Prof. Gubela Mji,
Chairperson: The African Network on Evidence-to-Action in Disability (AfriNEAD)
Dear Friends and Colleagues
As part of its networking activities, AfriNEAD has managed to host 5 conferences, initially 2 in Cape Town (2007 & 2009) followed by 3: in Zimbabwe 2011, Malawi 2014 with the last one in Ghana in 2017. On the 1st – 2nd December 2020 AfriNEAD will again host its 6th conference in Cape Town with the theme:
“Disability Unplugged – Beyond Conventions and Charters, what really matters to People with Disabilities in Africa?”
Despite COVID-19, AfriNEAD has opted to continue with the conference using virtual means of offering a conference. AfriNEAD has partnered with Edit Microsystems (EM) who will support the AfriNEAD conference with technical aspects of the conference.
This conference will culminate with celebrations on the 3rd of December which is the international day for Disability. AfriNEAD will partner with the City of Cape Town to Celebrate this International Day for Persons with Disability.
This conference is the 6th of tri-annual series of conferences to be held on the African Continent, following the 2007 Symposium on Evidence-to-Action in disability (SSEAD 2007) at Stellenbosch University that launched AfriNEAD. The vision of AfriNEAD is to become a significant contributor to and facilitator around the needs of people with disabilities in Africa, by assisting in translating existing and new disability research into meaningful evidence based advocacy, practice, products and policy. AfriNEAD aims to foster relationships that will make the Network attributes of AfriNEAD comes to fruition.
Drawing guidance from the UNCRPD and its evaluation tool:
“The ABC of research evidence –to Action: Putting the United Nations Convention on the Rights of Persons with Disabilities (UNCRPD) principles into action for a rights based change.”
The AfriNEAD conferences are offered around 8 thematic areas that are based on the 50 articles of the UNCRPD (see under call for abstracts). As we roll up our sleeves in preparation for the coming conference, we intend to draw guidance from the experiences of previous people from the three countries that hosted the AfriNEAD conferences: Mussa Chiwaula, SAFOD; Alister Munthali, University of Malawi and Anthony Edusei; Kwame Nkrumah University of Science and Technology in Ghana. One of the things we learnt from them when preparing for the AfriNEAD conference is how they engaged their institutions and their communities at large in advocating about disability related issues. The AfriNEAD conference became a prong and an advocacy tool for disability rights and Ubuntu in their areas. We learnt so much from our Colleagues.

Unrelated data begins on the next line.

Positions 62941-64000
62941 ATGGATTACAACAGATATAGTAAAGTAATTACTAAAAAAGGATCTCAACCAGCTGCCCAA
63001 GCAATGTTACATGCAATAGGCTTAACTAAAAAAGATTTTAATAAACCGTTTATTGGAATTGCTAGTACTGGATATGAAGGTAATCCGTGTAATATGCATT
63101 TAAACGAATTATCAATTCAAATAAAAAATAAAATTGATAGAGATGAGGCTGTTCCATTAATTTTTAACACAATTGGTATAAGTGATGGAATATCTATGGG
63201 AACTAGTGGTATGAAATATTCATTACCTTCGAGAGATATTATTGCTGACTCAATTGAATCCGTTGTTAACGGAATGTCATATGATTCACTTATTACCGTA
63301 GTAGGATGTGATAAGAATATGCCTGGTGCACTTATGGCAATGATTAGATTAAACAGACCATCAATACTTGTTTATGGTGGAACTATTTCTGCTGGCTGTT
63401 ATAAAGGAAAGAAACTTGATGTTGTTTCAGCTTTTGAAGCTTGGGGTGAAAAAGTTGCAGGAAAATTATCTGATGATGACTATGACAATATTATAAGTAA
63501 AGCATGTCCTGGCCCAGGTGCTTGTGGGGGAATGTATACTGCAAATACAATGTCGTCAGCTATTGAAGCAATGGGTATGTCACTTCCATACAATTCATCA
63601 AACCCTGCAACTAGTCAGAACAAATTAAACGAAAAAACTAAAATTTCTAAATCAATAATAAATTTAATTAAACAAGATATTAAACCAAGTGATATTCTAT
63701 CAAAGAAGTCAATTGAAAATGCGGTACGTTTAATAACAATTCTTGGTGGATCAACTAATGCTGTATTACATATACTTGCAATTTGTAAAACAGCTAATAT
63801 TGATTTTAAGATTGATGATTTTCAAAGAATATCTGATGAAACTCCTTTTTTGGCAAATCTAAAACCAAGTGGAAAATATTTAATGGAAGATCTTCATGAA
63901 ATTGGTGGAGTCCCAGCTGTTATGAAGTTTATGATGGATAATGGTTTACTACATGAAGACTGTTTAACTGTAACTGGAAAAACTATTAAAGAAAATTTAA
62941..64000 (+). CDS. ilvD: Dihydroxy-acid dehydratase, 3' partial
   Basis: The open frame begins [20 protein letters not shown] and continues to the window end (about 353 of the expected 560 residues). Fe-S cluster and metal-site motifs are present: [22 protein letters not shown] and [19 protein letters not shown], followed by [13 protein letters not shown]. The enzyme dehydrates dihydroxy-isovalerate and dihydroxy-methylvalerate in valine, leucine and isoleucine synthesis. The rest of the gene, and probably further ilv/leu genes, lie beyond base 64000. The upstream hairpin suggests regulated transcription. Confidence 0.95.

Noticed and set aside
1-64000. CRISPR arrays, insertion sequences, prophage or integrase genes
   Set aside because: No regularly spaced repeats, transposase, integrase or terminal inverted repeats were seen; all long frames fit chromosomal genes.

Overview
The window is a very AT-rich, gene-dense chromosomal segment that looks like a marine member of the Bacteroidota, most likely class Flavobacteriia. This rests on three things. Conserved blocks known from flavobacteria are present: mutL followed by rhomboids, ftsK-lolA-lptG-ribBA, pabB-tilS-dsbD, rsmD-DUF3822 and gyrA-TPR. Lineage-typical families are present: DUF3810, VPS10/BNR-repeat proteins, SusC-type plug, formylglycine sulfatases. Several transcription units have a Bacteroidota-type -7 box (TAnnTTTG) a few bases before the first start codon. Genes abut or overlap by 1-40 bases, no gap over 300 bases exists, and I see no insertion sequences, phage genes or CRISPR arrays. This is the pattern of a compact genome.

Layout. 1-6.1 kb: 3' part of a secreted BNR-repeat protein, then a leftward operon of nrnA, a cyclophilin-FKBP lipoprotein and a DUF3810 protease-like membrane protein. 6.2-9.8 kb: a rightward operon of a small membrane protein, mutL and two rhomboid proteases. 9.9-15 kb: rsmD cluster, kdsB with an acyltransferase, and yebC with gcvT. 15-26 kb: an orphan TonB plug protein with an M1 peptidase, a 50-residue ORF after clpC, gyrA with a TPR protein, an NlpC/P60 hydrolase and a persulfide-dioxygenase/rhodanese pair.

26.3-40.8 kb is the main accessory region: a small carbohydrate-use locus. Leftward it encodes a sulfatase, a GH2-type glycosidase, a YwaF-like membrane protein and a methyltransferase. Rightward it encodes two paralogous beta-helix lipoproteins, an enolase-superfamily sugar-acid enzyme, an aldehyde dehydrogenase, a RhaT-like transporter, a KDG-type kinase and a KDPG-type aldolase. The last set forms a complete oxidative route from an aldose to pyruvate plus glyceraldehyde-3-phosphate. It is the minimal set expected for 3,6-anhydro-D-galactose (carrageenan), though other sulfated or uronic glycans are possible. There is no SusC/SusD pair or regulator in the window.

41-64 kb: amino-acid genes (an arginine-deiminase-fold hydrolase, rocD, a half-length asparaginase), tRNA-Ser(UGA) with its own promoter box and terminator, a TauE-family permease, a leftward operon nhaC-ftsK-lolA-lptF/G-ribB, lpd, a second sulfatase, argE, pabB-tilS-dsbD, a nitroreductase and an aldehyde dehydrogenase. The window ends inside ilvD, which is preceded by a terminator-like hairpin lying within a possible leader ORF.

Now that the conference is coming back home to Stellenbosch University and Cape Town, we too intend to apply what we have learnt. We started by visiting the Management of our own institution reminding it of its conscience and the need to demonstrate its strength by presenting how it has pledged solidarity to those at the margins. This has resulted in Stellenbosch University awarding an honorary degree to Ms Rachel Kachaje one of AfriNEAD’s greatest supporters and feisty disability advocates from Malawi. This was followed by Stellenbosch University declaring 2020 a year for persons with disability. The Deputy Vice Chancellor when welcoming new students also brought this understanding of the stand of Stellenbosch University on being an inclusive University and its commitment to disability issues.